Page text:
Once the count of the cysts is completed by the software, computer 40 can compare or fit that count into a scoring system that exists for rating resistance of that plant to SCN based on number of cysts. That information can then be utilized to determine whether the breeding program has been successful with regard to breeding soybean plants that are more resistant to SCN and/or whether this particular plant and/or its variety should be used in the experiment or in future breeding. Or, it may be used to decide whether the plant and/or its variety should be discarded or left out of any future breeding program or experiment.
 Information regarding the plant and/or its parentage and/or its parental plot, and/or other information, can be stored in computer 40, or in some database accessible by computer 40, or elsewhere.
 E. Options and Alternatives
 The foregoing preferred embodiments are exemplary only and do not limit the invention, which is solely defined by the claims herein. It is to be understood that variations obvious to those skilled in the art are included within the spirit and scope of the invention.
 For example, it is possible to use imaging of the sample without any special illumination or excitation radiation. Ambient or visible light can be used. Software can be used to evaluate the image to discriminate desired targets such as SCN. However, as has been explained, accuracy may not be acceptable.
 On the other hand, it is possible to experimentally derive excitation wavelength(s) to induce fluorescence in targets in or on a plant and to collect light from the plant to manually count targets in the image, or otherwise utilize that information, without specifically using software to screen and discriminate, as previously described. In this way, the photo-induced fluorescence can be used as a way to help discriminate between parts of the image, even if the image is analyzed by the human eye, and not by automated software evaluation or imaging processing.
 Furthermore, the imaging could be other than digital. For example, conventional photographic imaging, either of visible light, or of non-visible light, or both, such as is well known in the field of spectrometry and other analogous arts and methods, could be used.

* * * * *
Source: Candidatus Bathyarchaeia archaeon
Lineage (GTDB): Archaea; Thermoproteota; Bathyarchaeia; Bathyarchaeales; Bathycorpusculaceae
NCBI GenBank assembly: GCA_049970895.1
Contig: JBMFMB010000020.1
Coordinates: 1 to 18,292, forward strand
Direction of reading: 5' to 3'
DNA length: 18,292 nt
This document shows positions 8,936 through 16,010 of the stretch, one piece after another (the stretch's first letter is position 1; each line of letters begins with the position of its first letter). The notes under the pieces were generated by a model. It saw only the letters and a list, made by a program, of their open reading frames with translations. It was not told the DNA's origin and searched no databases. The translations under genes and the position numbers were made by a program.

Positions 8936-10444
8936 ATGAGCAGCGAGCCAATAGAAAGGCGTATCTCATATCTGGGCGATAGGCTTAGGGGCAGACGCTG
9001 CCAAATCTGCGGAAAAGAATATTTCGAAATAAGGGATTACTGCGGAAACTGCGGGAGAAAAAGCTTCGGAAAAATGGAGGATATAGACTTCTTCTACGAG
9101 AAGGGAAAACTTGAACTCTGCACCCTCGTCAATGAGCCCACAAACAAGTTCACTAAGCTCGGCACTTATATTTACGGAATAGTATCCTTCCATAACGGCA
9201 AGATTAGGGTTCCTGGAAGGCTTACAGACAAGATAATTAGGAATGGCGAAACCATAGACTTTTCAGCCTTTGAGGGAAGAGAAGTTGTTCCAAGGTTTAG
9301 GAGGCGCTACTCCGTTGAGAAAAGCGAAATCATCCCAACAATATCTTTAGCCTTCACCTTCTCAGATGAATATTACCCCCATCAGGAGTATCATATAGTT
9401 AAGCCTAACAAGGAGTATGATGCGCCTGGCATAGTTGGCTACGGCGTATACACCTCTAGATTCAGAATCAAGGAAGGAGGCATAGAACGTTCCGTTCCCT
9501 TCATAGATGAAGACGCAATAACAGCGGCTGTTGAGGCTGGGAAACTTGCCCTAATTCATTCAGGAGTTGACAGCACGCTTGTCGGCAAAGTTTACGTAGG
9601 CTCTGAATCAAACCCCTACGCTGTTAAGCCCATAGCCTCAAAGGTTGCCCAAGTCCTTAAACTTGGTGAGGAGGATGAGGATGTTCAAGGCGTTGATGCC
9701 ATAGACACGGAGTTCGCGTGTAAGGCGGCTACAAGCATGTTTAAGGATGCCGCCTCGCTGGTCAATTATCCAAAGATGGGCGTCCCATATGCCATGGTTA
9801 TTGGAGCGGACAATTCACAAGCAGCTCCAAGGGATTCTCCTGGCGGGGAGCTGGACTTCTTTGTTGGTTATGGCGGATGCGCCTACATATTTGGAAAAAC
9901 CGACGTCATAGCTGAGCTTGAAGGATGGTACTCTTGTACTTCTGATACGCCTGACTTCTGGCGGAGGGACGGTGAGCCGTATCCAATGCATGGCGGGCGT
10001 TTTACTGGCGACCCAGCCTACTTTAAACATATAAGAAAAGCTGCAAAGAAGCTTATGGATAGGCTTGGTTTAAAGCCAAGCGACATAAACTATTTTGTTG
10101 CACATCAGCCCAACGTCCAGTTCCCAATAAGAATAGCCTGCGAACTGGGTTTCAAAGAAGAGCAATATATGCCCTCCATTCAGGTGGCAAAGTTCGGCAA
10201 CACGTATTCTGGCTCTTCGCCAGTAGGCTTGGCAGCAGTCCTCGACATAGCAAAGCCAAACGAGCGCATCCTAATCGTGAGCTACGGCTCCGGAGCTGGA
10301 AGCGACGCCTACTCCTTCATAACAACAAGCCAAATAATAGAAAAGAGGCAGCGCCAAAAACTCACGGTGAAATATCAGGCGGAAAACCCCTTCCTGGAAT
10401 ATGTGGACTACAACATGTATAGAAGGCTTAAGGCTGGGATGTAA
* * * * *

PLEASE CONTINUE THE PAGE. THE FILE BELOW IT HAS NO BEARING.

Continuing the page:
There are a variety of different imaging devices that could be used, CCD being but one example.
 Besides fluorescence imaging technology described above, thermal (or infrared) imaging technology was studied. Different objects such as the cysts and the roots may have different intrinsic temperatures or different emissivities. The objects with different temperatures or emissivities appeared with different brightness on a thermal image. It is believed that the cysts would react differently and have a different infrared reflection, emission, or thermal image distinguishable from the remainder of the plant and background, e.g. soybean roots and background. Infrared camera model SC3000 from Flir Systems Inc. of Boston, Mass. was used to conduct a feasibility study. It is believed that there should be at least a 0.05 degree Centigrade detectable difference between target tissue and non-target tissue for such a camera. The initial results showed that it was feasible to count the number of the cysts by using thermal imaging technology.
 In the feasibility study, a heat flux (with a hand-held hair dryer) was temporarily applied to the sample of soybean root infested with SCN cysts. A thermal image was then taken. The initial results showed high contrast images with the cysts in bright spots and the background in dark. It is believed that the cysts have a higher emissivity than the background; a instantaneous temperature gradient between the cysts and the background was established when a heat flux was applied temporarily to the sample. Counting the number of the cysts could be easier with the enhanced contrast between the cysts and the background. The counting can either be manually or automatically, using software that is similar to the software in FIG. 7 for fluorescence imaging technology.
 A few practical issues need to be considered when using thermal imaging: 1. The heat flux to the sample should be uniform over the sample; 2. Adjust heat flux applied to the sample accordingly with sample moisture since moisture absorbs heat; and 3. Determine the duration of the heat flux, or, synchronization of heat application with imaging taken. All objects, include the cysts and background, will reach the same temperature with extended application of heat flux. The result is an image with all objects having the same brightness, or no contrast.
 Thermal imaging of the sample without applying a heat flux was also conducted. The contrast between the cysts and the background was low since intrinsic temperature differences between the cysts and the background were not sufficiently high to be adequately detected by the thermal camera.
 Yet another possibility is to use stains on either the target or non-target tissue, or try to discriminate between target and background based on color differences. This could be done with or without the need of special excitation light. The key question is to identify some stains that would color the cysts and the background not only differentially but also instantly. The staining process for most known candidate stains for such a purpose is slow (tens of minutes to hours) and tedious (many steps). The best candidate, from the best of our knowledge, for such a stain is calcofluor. The stain is expected to color only root tissue. The staining process is single step plus washing, and supposed to take only tens of seconds to a couple of minutes without heating. Another candidate is fluorescein diacetate. The staining process is simple and no heating process is required. The process is expected to be about a few minutes.